The Low Spark of High Heeled Boys is the fifth studio album by English rock band Traffic, released in 1971. As with other Traffic albums, The Low Spark of High Heeled Boys featured different forms and offshoots of rock including jazz rock, progressive rock, as well as classic rock and roll. The name of the album's title track was suggested by the actor Michael J. Pollard.
The album features the hit "Rock & Roll Stew" and the FM hit, "The Low Spark of High Heeled Boys." This is the only original Traffic album to feature two lead vocals by Jim Capaldi ("Light Up Or Leave Me Alone" and "Rock & Roll Stew"). His only other unaccompanied vocal on a Traffic studio album was "Dealer" from Mr. Fantasy. The LP is also notable for its die-cut cover.
The album was certified gold less than a year after its release in the United States, and eventually certified platinum in 1996.
Low Spark of High Heeled Boys was remastered and reissued with one bonus track on 19 March 2002.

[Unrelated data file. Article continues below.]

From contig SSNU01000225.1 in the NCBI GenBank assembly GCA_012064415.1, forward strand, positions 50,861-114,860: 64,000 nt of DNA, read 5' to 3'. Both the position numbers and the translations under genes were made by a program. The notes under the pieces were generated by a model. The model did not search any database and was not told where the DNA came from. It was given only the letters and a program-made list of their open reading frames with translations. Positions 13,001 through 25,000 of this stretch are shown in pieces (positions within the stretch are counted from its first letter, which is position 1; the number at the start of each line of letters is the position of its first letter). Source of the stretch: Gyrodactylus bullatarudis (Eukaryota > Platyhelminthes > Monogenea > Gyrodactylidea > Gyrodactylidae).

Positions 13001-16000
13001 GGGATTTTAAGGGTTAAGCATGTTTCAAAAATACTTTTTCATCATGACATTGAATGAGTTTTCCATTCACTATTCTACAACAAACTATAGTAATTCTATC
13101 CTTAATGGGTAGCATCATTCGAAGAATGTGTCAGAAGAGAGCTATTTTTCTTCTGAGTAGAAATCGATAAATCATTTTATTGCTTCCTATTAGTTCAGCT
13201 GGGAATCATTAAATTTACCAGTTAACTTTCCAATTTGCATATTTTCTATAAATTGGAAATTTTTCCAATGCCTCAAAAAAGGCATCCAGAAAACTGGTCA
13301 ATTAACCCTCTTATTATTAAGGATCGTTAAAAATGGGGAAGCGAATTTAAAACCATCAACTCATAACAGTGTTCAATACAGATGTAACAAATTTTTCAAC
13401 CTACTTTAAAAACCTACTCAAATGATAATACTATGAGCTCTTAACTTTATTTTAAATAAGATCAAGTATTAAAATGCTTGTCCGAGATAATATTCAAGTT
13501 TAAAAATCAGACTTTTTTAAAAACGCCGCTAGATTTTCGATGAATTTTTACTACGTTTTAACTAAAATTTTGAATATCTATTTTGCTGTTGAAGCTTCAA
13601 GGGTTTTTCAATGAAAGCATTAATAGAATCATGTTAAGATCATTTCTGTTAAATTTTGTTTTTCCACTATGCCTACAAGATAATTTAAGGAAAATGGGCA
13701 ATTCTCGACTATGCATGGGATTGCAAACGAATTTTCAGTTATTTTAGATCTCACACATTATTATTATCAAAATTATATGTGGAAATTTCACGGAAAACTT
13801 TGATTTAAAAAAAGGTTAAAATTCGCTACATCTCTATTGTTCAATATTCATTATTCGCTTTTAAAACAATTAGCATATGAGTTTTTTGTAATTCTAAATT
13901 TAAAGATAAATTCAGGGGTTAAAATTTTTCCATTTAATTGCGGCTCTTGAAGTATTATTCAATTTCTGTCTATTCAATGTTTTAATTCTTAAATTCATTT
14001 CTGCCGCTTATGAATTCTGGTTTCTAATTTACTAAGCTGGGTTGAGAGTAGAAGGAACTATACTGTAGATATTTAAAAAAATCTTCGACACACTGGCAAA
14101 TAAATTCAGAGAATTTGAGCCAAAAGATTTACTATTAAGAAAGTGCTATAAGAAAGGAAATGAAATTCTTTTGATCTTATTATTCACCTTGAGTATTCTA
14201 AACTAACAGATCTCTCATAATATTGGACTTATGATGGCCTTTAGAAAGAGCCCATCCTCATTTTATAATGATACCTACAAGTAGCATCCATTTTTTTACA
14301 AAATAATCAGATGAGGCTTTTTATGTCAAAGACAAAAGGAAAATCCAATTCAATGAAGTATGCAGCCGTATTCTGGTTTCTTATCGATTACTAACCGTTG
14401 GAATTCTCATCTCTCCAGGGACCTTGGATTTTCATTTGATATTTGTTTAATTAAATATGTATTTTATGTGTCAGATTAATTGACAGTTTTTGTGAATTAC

Critical retrospectives on the album are generally positive. Allmusic was overwhelmingly approving in its assessment, praising the variety brought by the non-Winwood/Capaldi compositions and the power of the lengthy title track, and claiming the album "marked the commercial and artistic apex of the second coming of Traffic". In addition, Robert Christgau commented on the band's growth from previous efforts, stating that while the group is "devoid of intellectual thrust," they're "onto something," and "when it works, it suggests a nice paradox—relaxed and exciting at the same time."Pop Matters offered yet another viewpoint, calling it "an album that's easy to listen to over and over, but one that seldom shows up on 'best of' lists." It commented that most of the songs are highly understated and require multiple listens to appreciate.
"Rock & Roll Stew Parts 1 & 2" (Grech, Gordon) – 6:07
Note: This is different from the "Rock & Roll Stew Part 1" and "Part 2" recordings on the single. It is a previously unreleased version which is the most complete studio performance of the song. The album version fades earlier than this version. Part 1 on the single is an edit (with shortened instrumental break) of the album version. Part 2 (side B of the single) fades in at a point past the album version's fadeout. This is also the version of "Rock & Roll Stew" that appears on the Gold compilation.